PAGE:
With perhaps as many as 150-200,000 householders presently in negative equity and with some pundits forecasting negative equity may grow to affect 350,000 householders if prices drop 45% from peak (we’re presently 35% off peak) and with negative equity averages estimated around €50,000, our State might consider the application of a procedure which is growing in popularity in the USA which has its own serious problem with negative equity.
Short sales – this is where a householder with negative equity agrees with their bank on a sale price which is less than the amount outstanding on the mortgage. The property is offered for sale at that agreed price and if achieved, the bank writes off the loss. Eg John buys a property for €300k with a €200k mortgage. Prices collapse and John wants to sell. John agrees with the bank a selling price of €175k and the property is sold at that. The bank writes off a loss of €25k. Now the bank may in some US states try to get you to make up the €25k loss – in other States the bank must take the loss. In the US short sales affect credit ratings like foreclosures. By avoiding foreclosure the property should not be seen as distressed and may achieve a better price. What’s in it for John? He gets to move on with his life without having a debt over his head. What’s in it for the bank? They get to sell the property in a non-distressed state which should see a better price and they may realise more cash than if John was to be bankrupted. What the State gets is a freeing up of the housing market and a quicker consumer economy recovery as John’s life and his spending isn’t blighted by negative equity that may last a decade. You can find further information on property short sales here and here and here. Commentators estimate that short sales may comprise one fifth of all property sales in the US today.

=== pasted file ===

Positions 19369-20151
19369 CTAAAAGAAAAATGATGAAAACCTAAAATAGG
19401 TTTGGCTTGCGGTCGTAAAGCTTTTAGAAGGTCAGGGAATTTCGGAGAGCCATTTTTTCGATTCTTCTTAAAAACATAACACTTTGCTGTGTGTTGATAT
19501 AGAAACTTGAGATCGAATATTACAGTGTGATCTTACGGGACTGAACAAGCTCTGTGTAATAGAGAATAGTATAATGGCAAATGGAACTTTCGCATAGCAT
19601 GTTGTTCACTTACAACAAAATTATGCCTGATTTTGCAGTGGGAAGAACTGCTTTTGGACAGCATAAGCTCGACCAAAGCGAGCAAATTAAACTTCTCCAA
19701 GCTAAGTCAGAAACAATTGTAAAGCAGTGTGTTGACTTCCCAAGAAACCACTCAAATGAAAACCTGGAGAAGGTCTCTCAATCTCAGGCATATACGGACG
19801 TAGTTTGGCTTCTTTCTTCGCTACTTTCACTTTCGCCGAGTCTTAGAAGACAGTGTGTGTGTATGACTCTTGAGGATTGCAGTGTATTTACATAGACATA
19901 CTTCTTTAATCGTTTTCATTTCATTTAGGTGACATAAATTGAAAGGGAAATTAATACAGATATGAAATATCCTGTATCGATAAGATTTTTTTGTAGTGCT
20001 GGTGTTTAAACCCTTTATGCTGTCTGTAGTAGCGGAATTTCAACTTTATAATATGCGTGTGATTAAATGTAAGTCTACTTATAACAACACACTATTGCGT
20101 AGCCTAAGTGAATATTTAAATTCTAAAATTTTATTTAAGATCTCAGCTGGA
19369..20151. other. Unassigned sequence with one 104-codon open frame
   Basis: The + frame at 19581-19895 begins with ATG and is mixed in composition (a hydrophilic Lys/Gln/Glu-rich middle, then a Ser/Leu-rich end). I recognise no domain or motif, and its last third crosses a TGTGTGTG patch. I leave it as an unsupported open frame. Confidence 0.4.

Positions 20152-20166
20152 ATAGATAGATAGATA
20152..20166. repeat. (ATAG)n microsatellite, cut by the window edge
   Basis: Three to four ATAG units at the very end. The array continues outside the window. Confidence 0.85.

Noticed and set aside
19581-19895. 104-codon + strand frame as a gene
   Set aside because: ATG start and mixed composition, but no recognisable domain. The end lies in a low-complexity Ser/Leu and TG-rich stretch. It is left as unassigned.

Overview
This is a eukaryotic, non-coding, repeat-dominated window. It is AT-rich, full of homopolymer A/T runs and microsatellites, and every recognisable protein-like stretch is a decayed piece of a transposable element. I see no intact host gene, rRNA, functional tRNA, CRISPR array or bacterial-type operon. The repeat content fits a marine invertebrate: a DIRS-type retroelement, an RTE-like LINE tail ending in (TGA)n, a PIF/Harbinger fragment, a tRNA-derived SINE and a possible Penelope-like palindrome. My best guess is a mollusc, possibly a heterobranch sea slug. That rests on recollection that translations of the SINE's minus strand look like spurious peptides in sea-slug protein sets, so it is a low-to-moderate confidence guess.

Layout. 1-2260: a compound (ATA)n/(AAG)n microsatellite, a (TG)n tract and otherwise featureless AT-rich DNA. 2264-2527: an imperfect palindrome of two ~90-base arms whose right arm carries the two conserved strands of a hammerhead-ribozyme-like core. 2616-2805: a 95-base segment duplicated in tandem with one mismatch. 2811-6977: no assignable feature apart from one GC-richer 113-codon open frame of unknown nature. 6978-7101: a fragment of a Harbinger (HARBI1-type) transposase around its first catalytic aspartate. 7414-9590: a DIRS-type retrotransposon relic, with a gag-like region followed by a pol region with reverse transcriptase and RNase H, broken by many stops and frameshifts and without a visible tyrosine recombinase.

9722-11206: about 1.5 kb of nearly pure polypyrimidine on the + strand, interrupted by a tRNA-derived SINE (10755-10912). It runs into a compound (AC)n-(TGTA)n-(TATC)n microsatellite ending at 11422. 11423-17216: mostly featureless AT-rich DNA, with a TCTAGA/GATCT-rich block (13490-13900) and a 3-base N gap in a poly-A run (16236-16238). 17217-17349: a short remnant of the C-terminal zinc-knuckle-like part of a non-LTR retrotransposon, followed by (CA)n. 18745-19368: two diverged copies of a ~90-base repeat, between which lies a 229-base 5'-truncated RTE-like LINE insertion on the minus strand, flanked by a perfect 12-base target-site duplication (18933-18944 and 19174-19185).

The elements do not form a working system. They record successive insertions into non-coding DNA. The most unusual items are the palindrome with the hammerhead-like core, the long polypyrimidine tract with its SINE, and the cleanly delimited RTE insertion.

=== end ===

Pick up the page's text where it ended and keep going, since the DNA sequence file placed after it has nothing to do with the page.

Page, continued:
Now in Ireland banks generally have the right to pursue a borrower for the full amount of a loan even if the bank has foreclosed and sold the property. So in the above example John would remain in debt to the tune of €25k even after selling the property. However part of the deal is that the bank writes off part of its debt with the intention that John can start his life anew.
At 350,000 mortgages in negative equity with an average negative equity value of €50,000 banks would be exposed to €17.5bn of write-offs if all of the losses were to be realised at once. The average home fell by an average of €3,500 per month in January, February and March 2010 (based on the Permanent TSB/ESRI index falling a national average of 4.8% over the first quarter of 2010 on property which on average was worth €213k at the end of December 2009). Average national rents are about €1000 per month. It has been estimated that upto 90,000 mortgages are presently impaired to some degree – officially 30,000 mortgages have been restructured and are operating in compliance with new terms and 30,000 others have some degree of impairment – less than 500 properties have been repossessed (foreclosed). Unfettered short sales in Ireland could well see an overwhelming burden on banks already struggling with the prospect of €40bn of losses on NAMA-bound loans in addition to other provisions for impairments. However if realistic projections of property prices can be produced (which in turn will need realistic projections of demand and wage levels as well as a proper audit of overhang) then a scheme could be put in place which might allow a gradual realisation of negative equity losses over a manageable timeframe and those losses would hopefully be mitigated by a recovery in prices. The alternative is the prospect of a lost decade, according to the ESRI, as negative equity scotches consumer spending, labour mobility and a free-flowing property market.
The bottom line with short sales – banks would mitigate losses by avoiding firesales of distressed assets and will profit from a quicker recovery in the consumer economy and property market. Those in negative equity will regain financial freedom and will not rein in spending to the extent it causes permanent damage to the economy. The State benefits from unblocking the severe problem of negative equity in the economy. The downside? Banks may end up realising losses before the possibility of a full recovery of the debt if the borrower doesn’t default and property prices improve. Whether the advantages outweigh the disadvantages is worthy of study, but I leave you with this thought – if the US, probably the most business-centric and entrepreneur-friendly society there is, has adoped short sales then shouldn’t we at least be considering it.